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Henry Wadsworth Longfellow, ed. Poems of Places: An Anthology in 31 Volumes.
France: Vols. IX–X. 1876–79.


The Schoolboy King

By Walter Thornbury (1828–1876)

A Scene at Brienne

LE PÈRE PETRAULT shut Virgil up

Just as the clock struck ten:

“This little Bonaparte,” he said,

“Is one of Plutarch’s men.

To see him with his massive head,

Gripped mouth, and swelling brow,

Wrestle with Euclid,—there he sat

Not half an hour from now.”

The good old pedagogue his book

Put slowly in its place:

“That Corsican,” he said, “has eyes

Like burning-glasses; race

Italian, as his mother said;

Barred up from friend and foe,

He toils all night, inflexible,

Forging it blow by blow.

“I know his trick of thought, the way

He covers up his mouth:

One hand like this, the other clenched,—

Those eyes of the hot South.

The little Cæsar, how he strides,

Sleep-walking in the sun,

Only awaking at the roar

Of the meridian gun.

“I watched him underneath my book

That day he sprung the mine,

For when the earth-wall rocked and reeled,

His eyes were all a-shine;

And when it slowly toppled down,

He leaped up on the heap

With fiery haste,—just as a wolf

Would spring upon a sheep.

“Pichegru, Napoleon’s monitor,

Tells me he ’s dull and calm,

Tenacious, firm, submissive,—yes,

Our chain is on his arm.

Volcanic natures, such as his,

I dread;—may God direct

This boy to good, the evil quell,

His better will direct.

“Here is his Euclid book,—the ink

Still wet upon the rings;

These are the talismans some day

He ’ll use to fetter kings.

To train a genius like this lad

I ’ve prayed for years,—for years;

But now I know not whether hopes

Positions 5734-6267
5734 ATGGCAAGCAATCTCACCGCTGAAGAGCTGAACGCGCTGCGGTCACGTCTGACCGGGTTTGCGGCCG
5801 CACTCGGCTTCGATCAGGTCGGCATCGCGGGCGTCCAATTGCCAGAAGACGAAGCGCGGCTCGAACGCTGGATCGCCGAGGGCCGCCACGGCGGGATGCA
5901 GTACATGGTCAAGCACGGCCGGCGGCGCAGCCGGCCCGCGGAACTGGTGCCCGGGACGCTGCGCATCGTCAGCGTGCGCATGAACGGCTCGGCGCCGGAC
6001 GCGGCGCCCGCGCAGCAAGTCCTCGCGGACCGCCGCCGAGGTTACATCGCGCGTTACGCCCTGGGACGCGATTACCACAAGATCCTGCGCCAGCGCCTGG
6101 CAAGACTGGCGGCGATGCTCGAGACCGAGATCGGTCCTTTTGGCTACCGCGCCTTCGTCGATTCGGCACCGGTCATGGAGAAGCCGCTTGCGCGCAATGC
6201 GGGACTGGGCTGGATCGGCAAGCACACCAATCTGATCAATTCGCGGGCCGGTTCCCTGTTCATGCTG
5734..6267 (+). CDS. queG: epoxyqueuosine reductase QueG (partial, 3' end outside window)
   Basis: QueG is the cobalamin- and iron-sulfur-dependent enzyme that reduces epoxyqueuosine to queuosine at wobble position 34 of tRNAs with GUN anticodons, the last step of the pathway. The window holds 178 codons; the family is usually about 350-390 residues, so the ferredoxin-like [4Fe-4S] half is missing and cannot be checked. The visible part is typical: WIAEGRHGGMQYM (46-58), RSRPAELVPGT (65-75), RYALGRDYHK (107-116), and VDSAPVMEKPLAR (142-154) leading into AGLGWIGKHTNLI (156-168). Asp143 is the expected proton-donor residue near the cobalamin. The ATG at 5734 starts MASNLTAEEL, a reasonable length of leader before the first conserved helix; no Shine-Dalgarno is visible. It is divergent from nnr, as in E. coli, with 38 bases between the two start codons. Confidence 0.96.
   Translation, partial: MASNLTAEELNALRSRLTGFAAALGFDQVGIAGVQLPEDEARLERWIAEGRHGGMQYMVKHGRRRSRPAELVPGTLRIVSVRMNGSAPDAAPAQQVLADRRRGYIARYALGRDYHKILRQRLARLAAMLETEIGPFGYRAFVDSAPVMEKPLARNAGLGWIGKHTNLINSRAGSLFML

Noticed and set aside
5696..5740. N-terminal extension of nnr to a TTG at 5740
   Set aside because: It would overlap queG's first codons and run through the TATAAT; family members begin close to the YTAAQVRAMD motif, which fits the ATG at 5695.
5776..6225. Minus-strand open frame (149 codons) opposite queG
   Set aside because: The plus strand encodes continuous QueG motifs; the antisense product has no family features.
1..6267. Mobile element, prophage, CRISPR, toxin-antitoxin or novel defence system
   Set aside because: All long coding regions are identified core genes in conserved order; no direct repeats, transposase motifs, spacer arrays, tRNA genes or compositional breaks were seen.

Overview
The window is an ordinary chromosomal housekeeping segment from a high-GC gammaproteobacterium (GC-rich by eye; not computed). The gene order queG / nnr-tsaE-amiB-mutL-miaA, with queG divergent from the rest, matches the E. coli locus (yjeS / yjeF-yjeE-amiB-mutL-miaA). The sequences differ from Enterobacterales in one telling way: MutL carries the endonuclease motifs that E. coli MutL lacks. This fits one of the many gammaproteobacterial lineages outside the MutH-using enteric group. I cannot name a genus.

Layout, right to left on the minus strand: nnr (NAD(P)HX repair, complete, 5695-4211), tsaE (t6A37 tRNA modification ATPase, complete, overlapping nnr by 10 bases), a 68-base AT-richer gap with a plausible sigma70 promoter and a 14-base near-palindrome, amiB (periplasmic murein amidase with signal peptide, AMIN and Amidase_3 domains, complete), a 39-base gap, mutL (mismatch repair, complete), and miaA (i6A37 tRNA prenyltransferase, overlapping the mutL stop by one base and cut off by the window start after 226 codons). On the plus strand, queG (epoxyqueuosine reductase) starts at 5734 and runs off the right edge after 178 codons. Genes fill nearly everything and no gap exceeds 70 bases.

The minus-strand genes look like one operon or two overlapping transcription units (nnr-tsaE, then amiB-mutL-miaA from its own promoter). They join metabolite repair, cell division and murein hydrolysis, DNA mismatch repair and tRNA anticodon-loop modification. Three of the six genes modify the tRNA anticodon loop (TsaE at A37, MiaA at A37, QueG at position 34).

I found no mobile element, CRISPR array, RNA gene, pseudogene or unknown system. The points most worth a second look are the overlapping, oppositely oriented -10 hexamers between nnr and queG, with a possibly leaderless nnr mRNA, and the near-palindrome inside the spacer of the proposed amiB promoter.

Are not half choked by fears.

“Last Monday, when they built that fort

With bastions of snow,

The ditch and spur and ravelin,

And terraced row on row,

’T was Bonaparte who cut the trench,

Who shaped the line of sap,—

A year or two, and he will be

First in war’s bloody gap.

“I see him now upon the hill,

His hands behind his back,

Waving the tricolor that led

The vanguard of attack;

And there, upon the trampled earth,

The ruins of the fort,

This Bonaparte, the school-boy king,

Held his victorious court.

“To see him give the shouting crowd

His little hand to kiss,

You ’d think him never meant by God

For any lot but this.

And then with loud exulting cheers,

Upon their shoulders borne,

He rode with buried Cæsar’s pride

And Alexander’s scorn.

“Ah! I remember, too, the day

The fire-balloon went up;

It burnt away into a star

Ere I went off to sup;

But he stood weeping there alone

Until the dark night came,

To think he had not wings to fly

And catch the passing flame.

“O, he is meant for mighty things,

This leader of my class;—

But there ’s the bell that rings for me,

So let the matter pass.

You see that third-floor window lit,

The blind drawn half-way down;

That ’s Bonaparte’s,—he ’s at it now,—

It makes the dunces frown.”